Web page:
Ask yourself how you can enhance the customer experience through automation but place emphasis on what can be done to augment the personal or human touch. The balance has to be right for your brand. When it comes to automation, focus on simplifying operations, improving productivity and taking insights from data whilst allowing the human touch to drive interactions. Take recommendations as an example. With sophisticated technology solutions, you can find lots of digital breadcrumbs to learn more about the customer, but the human touch is the layer we’re missing. Our retail teams know their customers very well and the opportunity to empower them to provide unique, memorable experiences is how you connect the dots between digital and stores and harmonise the retail experience.

Data is the lifeblood of an organization. Being able to drive action from data plus having that human element – and being able to do this at scale – is massively important and hugely powerful.

 

How do the major retail markets (U.S., EU, APAC, etc.) stack up in terms of omnichannel? As retail becomes more global, will this pose a challenge?

I was in Germany a few weeks ago and we were talking about this topic. I think some U.S. and U.K. retailers take for granted that they’ve solved the omnichannel challenge. They understand the value of services such as order in-store and click-and-collect. Their consumer expects these services – but when you go to other countries, like Spain, Germany and France, these services are not the norm. These countries are definitely behind the curve and their biggest challenge today is evolving customer expectations. This is especially true when it comes to delivery, and expecting goods same-day or next-day. Some countries can do this now, but many can’t. As retailers and vendors, we often forget the differences between the U.S., Europe, and Asia. 

My response is to carefully choose what you’re going to do. Define your customer vision and identify what’s right to over-index on for your brand? Most important is harmonising the divide between online and in-store and moving away from store metrics that focus purely on transactions and sales per square foot. What’s going to be your USP to ensure the customer always comes to your brand first? 

 

“The technology you put into your stores, give your associates, and offer to your customers – should always be mobile driven.”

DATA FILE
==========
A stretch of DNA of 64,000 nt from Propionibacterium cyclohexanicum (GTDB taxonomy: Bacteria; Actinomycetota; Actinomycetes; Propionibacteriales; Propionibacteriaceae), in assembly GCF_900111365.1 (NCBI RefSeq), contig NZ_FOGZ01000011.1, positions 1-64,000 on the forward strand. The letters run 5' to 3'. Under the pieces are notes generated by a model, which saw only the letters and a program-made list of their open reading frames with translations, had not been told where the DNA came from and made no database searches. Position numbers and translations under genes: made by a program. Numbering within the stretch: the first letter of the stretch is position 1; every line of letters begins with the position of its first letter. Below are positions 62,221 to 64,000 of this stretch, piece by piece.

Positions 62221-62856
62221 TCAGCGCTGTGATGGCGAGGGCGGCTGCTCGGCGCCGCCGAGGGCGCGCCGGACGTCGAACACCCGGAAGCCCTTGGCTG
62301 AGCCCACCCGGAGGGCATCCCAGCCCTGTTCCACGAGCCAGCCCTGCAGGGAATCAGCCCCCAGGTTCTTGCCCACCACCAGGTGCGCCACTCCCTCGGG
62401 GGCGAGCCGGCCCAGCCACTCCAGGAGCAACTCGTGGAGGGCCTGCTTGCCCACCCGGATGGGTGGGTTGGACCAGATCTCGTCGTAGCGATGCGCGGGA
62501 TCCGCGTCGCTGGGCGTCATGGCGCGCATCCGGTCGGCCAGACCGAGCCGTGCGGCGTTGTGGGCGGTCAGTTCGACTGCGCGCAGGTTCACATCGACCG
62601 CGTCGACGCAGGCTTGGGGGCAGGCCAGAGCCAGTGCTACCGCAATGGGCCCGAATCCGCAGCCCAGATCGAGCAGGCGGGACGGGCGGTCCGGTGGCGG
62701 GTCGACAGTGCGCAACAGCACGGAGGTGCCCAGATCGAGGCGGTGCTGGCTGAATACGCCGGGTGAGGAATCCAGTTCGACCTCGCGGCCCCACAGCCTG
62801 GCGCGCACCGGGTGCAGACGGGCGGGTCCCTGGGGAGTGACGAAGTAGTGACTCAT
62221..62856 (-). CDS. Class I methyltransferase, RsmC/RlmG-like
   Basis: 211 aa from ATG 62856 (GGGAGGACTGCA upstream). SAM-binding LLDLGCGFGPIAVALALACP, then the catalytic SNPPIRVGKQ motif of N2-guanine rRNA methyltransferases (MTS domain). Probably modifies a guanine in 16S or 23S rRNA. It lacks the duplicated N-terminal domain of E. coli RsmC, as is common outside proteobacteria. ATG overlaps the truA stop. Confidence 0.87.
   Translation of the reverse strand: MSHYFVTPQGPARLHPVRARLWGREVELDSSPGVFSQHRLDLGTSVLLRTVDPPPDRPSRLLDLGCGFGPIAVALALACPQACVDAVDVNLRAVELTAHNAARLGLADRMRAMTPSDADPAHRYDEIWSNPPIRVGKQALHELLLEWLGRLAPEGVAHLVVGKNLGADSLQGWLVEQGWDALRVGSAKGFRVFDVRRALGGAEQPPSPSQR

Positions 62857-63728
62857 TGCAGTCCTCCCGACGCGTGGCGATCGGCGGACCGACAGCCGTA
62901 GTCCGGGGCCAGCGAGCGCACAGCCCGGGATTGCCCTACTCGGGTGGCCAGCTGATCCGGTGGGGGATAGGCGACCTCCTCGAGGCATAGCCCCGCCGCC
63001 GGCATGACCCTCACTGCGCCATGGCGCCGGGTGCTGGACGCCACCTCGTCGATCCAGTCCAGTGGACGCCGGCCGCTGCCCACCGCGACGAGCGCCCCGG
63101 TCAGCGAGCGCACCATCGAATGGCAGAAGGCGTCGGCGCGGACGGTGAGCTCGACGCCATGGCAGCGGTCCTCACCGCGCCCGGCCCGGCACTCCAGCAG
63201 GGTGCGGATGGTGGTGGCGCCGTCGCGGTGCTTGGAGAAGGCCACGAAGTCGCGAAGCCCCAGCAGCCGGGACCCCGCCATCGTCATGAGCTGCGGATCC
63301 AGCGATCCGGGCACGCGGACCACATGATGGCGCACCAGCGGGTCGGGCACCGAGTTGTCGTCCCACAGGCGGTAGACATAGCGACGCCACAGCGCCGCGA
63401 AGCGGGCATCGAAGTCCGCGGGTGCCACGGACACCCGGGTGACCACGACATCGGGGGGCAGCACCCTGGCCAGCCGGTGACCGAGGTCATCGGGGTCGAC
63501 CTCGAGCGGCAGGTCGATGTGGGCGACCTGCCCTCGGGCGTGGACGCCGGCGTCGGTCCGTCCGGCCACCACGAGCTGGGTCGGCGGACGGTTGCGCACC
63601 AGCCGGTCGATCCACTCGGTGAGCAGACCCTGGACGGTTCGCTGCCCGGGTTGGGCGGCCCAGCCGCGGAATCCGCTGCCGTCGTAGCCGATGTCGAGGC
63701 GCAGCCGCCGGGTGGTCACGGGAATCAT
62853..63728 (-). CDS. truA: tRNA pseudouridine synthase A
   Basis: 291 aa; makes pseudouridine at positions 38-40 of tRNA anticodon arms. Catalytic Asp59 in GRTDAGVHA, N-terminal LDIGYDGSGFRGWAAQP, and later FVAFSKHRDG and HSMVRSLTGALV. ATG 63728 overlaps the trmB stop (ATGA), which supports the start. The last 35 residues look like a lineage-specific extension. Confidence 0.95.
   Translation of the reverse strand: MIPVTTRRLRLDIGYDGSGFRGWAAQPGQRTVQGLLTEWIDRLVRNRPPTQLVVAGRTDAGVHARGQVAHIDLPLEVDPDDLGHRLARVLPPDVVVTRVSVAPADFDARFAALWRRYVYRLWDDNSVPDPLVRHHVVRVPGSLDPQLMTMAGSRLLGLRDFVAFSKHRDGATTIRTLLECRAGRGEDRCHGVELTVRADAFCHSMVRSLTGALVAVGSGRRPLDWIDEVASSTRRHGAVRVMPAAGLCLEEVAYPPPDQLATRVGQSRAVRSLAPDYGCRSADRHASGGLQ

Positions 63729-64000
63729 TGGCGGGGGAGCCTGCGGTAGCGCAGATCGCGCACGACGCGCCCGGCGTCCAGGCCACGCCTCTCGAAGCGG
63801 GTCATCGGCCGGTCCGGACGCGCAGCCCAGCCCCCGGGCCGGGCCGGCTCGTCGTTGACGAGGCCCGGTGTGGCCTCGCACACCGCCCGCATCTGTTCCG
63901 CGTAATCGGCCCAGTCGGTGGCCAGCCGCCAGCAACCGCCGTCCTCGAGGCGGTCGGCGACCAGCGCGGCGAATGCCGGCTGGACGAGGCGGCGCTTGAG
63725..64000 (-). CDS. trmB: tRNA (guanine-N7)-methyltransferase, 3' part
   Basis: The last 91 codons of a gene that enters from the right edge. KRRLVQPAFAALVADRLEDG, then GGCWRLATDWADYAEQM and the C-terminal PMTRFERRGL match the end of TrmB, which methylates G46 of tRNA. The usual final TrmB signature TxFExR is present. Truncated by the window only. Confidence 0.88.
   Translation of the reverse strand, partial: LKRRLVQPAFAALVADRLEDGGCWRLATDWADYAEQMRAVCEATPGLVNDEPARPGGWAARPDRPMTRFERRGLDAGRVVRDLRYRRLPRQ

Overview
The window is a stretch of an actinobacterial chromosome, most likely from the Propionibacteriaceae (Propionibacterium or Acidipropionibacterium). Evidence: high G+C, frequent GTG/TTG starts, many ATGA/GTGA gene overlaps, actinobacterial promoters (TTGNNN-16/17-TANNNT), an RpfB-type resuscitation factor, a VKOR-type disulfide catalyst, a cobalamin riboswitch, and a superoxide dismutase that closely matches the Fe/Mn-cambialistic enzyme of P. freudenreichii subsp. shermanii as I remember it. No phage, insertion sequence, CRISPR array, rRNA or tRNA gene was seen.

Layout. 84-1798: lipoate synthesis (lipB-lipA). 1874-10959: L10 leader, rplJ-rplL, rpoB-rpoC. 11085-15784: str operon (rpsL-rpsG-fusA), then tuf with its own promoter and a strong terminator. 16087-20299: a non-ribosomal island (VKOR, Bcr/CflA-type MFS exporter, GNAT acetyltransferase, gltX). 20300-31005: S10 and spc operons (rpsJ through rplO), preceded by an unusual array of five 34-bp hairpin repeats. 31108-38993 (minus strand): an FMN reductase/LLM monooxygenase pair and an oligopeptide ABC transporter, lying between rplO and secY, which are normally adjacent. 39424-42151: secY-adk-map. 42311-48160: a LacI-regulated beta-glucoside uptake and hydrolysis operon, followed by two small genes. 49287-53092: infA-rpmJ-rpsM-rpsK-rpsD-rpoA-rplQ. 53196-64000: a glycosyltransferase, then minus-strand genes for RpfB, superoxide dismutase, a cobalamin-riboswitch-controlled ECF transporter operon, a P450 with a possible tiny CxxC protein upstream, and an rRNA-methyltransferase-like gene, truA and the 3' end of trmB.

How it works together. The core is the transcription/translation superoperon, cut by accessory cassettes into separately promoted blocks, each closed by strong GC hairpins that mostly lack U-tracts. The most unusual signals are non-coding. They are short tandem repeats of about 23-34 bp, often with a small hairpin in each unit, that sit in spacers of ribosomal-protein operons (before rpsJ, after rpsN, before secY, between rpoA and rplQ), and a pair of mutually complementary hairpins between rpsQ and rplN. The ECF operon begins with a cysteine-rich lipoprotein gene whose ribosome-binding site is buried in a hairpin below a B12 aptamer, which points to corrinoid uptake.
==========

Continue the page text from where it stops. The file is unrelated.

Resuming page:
What role does mobile play in retail? Why don’t some brands have a mobile strategy even though there is significant data around its value?

You have to have a mobile-first approach and if you don’t, ask yourself why not? If you’re a pure-play brand going into physical retail, go mobile-first. The technology you put into your stores, give your associates, and offer to your customers – should always be mobile-driven. 

Why hasn’t mobile played a role for some? I think it’s because some retailers think it is too hard. It has to be simple and seamless. From the customer perspective, there need to be three key things: it has to be transactional; there has to be inspiring engagement; it has to be relevant. At its core, it has to engender loyalty to the brand that goes way beyond points, rewards and discounts. It needs to be personal. 

 

What is your prediction for retail 3, 5 or even 10 years from now? What trends are you really focused on and what trends do you think will come into fruition in the near future? 

The way in which we purchase is changing. Our mobile devices and phones are our wallets and cash is finally going away. You see that in European countries in the Nordics and also in America – I recently spent a week in San Francisco without paying for anything with cash.  

Voice commerce will also come into its own. It’s still immature, but we will increasingly use voice to order and purchase commodity items, which will take away the need to go into stores for functional purchases. As a whole, there will be fewer stores but they’ll blend lifestyle, hospitality and entertainment. It’s about having an immersive shopping experience. 

 

What mobile apps can’t you live without?

There are a few. The LuckyTrip vacation app – you put in ideal travel dates and a budget and it suggests places to go. The Bloom & Wild letterbox florist app, which is one of the easiest and best apps to use – it reminds you when it’s someone’s birthday! And the Calm app – it is perfect for meditation and practicing mindfulness, whether you have 10 minutes or half an hour.

 

What’s the best piece of advice you’ve ever received? 

There are two. Firstly, don’t try to be perfect; be the best you can be at the moment. This was a key piece of advice for me when I was young, really ambitious and trying to move up the ladder. Do your best, but don’t strive for 100% perfection because it’s virtually impossible – there is always room for improvement. 

Secondly, there is no such thing as a wrong decision. If you have to make a hard decision, go with your gut. But if that doesn’t work out, simply choose a different path and make a different decision. 

 

What does your ideal weekend look like?

That’s really easy – time spent at the beach! It doesn’t matter if it’s windy, rainy, cold or sunny. The air, the sea, the sand, the noises – the beach for me will always be the first place I go.